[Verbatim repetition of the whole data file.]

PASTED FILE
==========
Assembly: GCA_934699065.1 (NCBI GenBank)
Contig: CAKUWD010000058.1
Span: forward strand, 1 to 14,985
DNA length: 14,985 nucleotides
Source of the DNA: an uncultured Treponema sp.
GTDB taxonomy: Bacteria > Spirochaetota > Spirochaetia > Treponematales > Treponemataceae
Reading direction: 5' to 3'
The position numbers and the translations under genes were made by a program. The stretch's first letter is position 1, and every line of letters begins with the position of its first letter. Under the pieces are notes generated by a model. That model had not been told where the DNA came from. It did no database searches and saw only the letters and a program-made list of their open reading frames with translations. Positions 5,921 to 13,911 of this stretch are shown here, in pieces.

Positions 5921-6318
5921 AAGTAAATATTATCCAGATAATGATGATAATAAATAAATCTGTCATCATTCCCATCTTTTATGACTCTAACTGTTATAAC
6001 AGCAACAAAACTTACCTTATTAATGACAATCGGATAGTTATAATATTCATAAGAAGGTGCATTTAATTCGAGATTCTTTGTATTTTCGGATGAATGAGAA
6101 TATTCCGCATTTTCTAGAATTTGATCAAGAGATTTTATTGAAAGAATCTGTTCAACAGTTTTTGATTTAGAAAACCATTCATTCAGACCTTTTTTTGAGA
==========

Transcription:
Assembly: GCA_934699065.1 (NCBI GenBank)
Contig: CAKUWD010000058.1
Span: forward strand, 1 to 14,985
DNA length: 14,985 nucleotides
Source of the DNA: an uncultured Treponema sp.
GTDB taxonomy: Bacteria > Spirochaetota > Spirochaetia > Treponematales > Treponemataceae
Reading direction: 5' to 3'
The position numbers and the translations under genes were made by a program. The stretch's first letter is position 1, and every line of letters begins with the position of its first letter. Under the pieces are notes generated by a model. That model had not been told where the DNA came from. It did no database searches and saw only the letters and a program-made list of their open reading frames with translations. Positions 5,921 to 13,911 of this stretch are shown here, in pieces.

Positions 5921-6318
5921 AAGTAAATATTATCCAGATAATGATGATAATAAATAAATCTGTCATCATTCCCATCTTTTATGACTCTAACTGTTATAAC
6001 AGCAACAAAACTTACCTTATTAATGACAATCGGATAGTTATAATATTCATAAGAAGGTGCATTTAATTCGAGATTCTTTGTATTTTCGGATGAATGAGAA
6101 TATTCCGCATTTTCTAGAATTTGATCAAGAGATTTTATTGAAAGAATCTGTTCAACAGTTTTTGATTTAGAAAACCATTCATTCAGACCTTTTTTTGAGA